And here, by the way, is a general description of ridiculous, hilarious, terrible, cool from a Chicago Sun-Times review:
Daniel, a South Sider who's a smart-dressing go-getter, excels at extracurriculars. The icing on the cake for the student government powerhouse would be admittance to Harvard, but nothing's certain.
Zef is "pale and good-looking in a '70s punk rocker sort of way." He fuels himself daily on a Starbucks six-shot, half-decaf, no-water, iced venti Americano, but still can't seem to pull himself together enough to make it to class.
Emily's a focused soccer star, Maya a budding actress. Aisha's a Muslim with an international background and most recently lived in Cairo (Egypt, not Illinois). Diana, whose sisters chide her for being "book smart, street stupid" and going to a "white" school (Payton's student body is approximately one-third white, one-third black and one-third Hispanic), finds solace in swimming. Anthony's more preoccupied with "the girl" who may or may not be carrying his child than with school. Anais, a dancer who aspires to be a professional, is graceful in every way. "When she stops at the traffic light a block from Payton her feet are turned out perfectly."
If crises seem monumental it's because in high school crises are monumental -- or at least they feel that way.
I can't help but think that this is a case where you read the book, watch the movie and then maybe take a step back and look long and hard at your high school and see how your reality fits into these other two American high school experiences. I haven't see the movie but I can tell you Elisha Cooper's book rang very true to me, but then again so did The Breakfast Club. Some experiences are very nearly universal and perhaps, in America at least, high school is one of them.
Thursday, July 24, 2008
Josh Swensen has a secret. As secrets go, I suppose there are are worse things to withhold. But then, smart though he may be, Josh could never have predicted how far things would go.
Slip on your Gap jeans, your Nike T-shirt, your Reeboks—or maybe even your Cons if you think that makes you cool and ironic in a Kurt Cobain kind of way. Grab your Adidas backpack, ride to school on your Razor, drink your Poland Spring, eat your PowerBar, write a paper on your iMac, slip on your Ralph Lauren windbreaker. Buy the latest CD from Tower, check the caller ID to see who’s on the phone, eat your Doritos, drink your Coke. Stare at the TV till you’re stupefied.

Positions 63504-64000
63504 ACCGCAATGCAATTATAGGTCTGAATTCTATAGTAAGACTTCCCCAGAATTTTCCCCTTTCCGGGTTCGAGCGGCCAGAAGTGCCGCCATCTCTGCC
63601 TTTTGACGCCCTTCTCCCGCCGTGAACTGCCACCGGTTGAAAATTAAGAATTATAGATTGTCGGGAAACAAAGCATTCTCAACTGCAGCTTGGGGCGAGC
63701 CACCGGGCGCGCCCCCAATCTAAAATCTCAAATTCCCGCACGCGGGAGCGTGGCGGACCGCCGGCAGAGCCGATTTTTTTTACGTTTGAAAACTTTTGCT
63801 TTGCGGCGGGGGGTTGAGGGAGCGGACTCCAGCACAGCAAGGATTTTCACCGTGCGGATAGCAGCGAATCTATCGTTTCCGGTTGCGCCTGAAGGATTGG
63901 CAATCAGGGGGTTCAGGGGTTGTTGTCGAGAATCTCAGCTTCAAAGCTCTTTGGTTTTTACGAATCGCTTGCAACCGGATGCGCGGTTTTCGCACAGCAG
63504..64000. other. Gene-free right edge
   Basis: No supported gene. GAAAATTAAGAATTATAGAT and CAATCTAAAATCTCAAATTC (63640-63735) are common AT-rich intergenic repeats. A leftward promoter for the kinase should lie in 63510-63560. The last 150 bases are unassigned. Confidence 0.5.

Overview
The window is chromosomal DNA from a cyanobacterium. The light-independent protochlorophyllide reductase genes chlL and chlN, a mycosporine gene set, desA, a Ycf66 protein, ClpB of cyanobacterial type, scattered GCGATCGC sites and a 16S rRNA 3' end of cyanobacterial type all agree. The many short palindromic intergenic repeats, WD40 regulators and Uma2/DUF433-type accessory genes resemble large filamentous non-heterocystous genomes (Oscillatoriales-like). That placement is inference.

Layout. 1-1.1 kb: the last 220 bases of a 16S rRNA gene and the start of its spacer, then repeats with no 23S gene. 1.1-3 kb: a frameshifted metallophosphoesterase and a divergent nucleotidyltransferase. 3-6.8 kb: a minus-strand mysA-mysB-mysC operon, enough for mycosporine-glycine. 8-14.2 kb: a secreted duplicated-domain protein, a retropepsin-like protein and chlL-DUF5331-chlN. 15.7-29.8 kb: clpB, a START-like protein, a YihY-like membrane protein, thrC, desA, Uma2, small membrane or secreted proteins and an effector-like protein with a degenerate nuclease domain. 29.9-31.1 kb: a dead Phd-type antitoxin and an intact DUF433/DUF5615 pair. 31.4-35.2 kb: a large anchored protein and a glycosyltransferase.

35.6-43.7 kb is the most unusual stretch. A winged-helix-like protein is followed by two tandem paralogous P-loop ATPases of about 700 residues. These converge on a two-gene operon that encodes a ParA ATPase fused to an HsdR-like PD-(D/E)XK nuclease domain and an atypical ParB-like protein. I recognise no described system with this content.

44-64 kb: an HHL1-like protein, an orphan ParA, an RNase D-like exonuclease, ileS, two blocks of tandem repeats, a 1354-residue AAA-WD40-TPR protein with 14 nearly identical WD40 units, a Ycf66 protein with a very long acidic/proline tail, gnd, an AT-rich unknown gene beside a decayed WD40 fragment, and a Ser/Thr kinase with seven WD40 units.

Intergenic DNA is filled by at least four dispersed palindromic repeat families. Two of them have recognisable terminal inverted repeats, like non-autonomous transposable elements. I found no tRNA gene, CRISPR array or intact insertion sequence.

Is there any time of the day when we’re not being used and abused by the advertising companies?
Who knows why some things take off? Pet Rocks, Crazy Bones, Hula-Hoops? Who Wants to Be a Millionaire? Sometimes the culture just grabs on to something and pulls. And pulls and pulls and pulls. It makes no sense; there's no reason for it. If there had been warning signs, maybe I would have noticed. (p. 83)
It started on a whim, with the creation of a website, The Gospel According to Larry, publishing his rants about consumer culture and photographs of his few possessions (75, to be precise. He's counted). Josh initially kept his identity a secret because, well, he could. And who knew that Larry would turn into a phenomenon, inspiring people like Bono, even spawning events such as Larryfest? Whatever his motivations, Josh ultimately wants to make a difference, and there's a power that comes with being Larry, a platform that Josh can't build on his own as just another smart, unpopular kid at school. Writing as Larry, people are willing to pay attention to him in ways they never would with Josh Swensen, privileged seventeen-year-old high school senior. Josh has kept his identity as Larry a secret for so long that he has nothing to gain and everything to lose if the truth comes out. And if the person using the screen name betagold lives up to his, or her, promises, it won't be a secret any longer.
Janet Tashjian's The Gospel According to Larry was published in 2001, so a few of the references are dated, like the quote above which mentions Tower Records, and perhaps today Larry would have a blog instead of a regular website. But as I re-read the book this week, I was struck by the number of issues Josh/Larry is concerned with that are still relevant today. (I was also reminded of a fellow librarian, who told me her then-teenaged son read the book and was inspired to follow Larry's lead by not owning more than 75 items.) Likewise, the other types of problems Josh faces, including his crush on his best friend Beth, who seems to think him as just a friend, even though she kind of has a thing for Larry and wants to start a Larry-based organization at school, and his relationship Peter, his advertising executive step-father who has been raising him since Josh's mother died, remain commonplace.